Posted by: Joe English | October 25, 2011

Training — How Long Should I Wait Until I Can Try Again?

running-advice-bugWe have another version of a common question this week. Often people want to know when they can run a second marathon after they’ve hit the wall and fully depleted themselves. Crystal writes in asking the question in a different way- when an injury crops up early in the marathon, when can you take another swing at it. Here’s Crystal’s question:

“I just ran my first marathon. Was projecting 4:30 and was on pace to do so when my knee blew out (likely ITBS) and I had to limp/walk the second half and finished in a horrible 5:30. I know I can do better and want to do another marathon in 2 months from the first. If I take 2 weeks to heal and start training again, do you think another marathon is feasible? I know the general advice esp. for newbies is not to pack too many marathons into a short period of time, but given my knee issue, I couldn’t run for half the marathon and I actually don’t feel that spent. Any advice would be much appreciated!”

First, let’s review the differences between this question and the one that I posed above. In the more typical case, the runner has run to the point of fatigue and usually has hit the proverbial wall in their race. The desire then is to get back out there and try again. In those cases, the answer has to do with the length of the recovery from that first race. In most cases, runners recover within 2-6 weeks from a marathon, but that number is highly dependent upon how deeply the runner tapped into their reserves — or exceeded them. In other words, the bigger the bonk, the longer the recovery. In some cases it can take months to recover fully from a marathon in which the runner has pushed themselves far beyond their limits, for example in a case where the runner suffered severe dehydration or heat illness. The mental damage can take even longer to heal from incidents like these.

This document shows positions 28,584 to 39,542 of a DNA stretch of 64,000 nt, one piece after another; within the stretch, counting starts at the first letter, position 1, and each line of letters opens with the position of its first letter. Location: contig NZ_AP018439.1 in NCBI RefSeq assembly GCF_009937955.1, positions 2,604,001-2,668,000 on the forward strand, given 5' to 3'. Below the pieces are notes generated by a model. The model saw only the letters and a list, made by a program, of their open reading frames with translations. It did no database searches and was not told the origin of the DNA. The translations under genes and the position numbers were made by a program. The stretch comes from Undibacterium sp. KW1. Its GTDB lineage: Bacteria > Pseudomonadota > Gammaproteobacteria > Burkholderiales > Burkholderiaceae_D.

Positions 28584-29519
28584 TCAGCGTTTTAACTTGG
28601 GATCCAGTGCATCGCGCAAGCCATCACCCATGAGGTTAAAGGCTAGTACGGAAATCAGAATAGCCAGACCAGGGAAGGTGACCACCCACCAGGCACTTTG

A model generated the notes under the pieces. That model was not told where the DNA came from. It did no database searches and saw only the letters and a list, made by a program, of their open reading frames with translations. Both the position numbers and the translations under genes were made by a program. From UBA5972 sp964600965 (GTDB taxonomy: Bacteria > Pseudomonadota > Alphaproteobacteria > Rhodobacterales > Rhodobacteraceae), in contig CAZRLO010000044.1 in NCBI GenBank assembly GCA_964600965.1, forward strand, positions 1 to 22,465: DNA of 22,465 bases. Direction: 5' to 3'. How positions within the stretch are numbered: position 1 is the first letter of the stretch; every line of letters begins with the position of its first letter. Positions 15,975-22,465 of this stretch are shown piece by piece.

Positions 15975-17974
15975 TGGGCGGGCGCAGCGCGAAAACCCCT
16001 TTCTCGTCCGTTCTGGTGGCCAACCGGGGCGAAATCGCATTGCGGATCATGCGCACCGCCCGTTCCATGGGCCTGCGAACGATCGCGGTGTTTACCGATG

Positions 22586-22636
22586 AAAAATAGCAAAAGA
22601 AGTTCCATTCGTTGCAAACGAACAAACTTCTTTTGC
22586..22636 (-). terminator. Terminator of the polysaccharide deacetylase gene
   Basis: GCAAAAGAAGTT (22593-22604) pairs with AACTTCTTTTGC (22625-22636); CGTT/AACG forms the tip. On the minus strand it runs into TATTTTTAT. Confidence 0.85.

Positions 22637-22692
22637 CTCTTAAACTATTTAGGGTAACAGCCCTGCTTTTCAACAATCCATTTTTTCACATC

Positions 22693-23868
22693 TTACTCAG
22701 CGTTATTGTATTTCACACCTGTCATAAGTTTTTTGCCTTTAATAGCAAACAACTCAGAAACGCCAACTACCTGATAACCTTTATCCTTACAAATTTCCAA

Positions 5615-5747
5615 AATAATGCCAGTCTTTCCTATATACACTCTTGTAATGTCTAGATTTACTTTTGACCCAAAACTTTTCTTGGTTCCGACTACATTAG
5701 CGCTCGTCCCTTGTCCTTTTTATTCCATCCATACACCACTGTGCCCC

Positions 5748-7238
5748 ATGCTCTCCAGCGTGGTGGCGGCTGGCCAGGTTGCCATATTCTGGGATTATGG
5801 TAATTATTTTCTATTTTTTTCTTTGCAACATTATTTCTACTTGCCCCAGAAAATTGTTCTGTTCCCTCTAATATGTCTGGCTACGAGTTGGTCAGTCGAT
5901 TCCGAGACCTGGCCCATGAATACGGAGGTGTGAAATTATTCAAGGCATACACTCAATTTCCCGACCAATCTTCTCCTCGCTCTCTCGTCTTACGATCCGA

But let’s take a look at Crystal’s situation in a bit more detail. Here, Crystal suffered an injury and only actually ran the first half of the marathon. While the second half was a struggle for her, it most likely didn’t fatigue her to the point that running the whole marathon would have. This is why she says that she actually doesn’t “feel that spent.” Provided that Crystal completed a full complement of training for this race (meaning she made it through one or more 20 mile runs successfully) and was trained and ready to go, then she had the fitness there to complete the race. So the typical recovery from a marathon gone bad may not be that much of an issue here.

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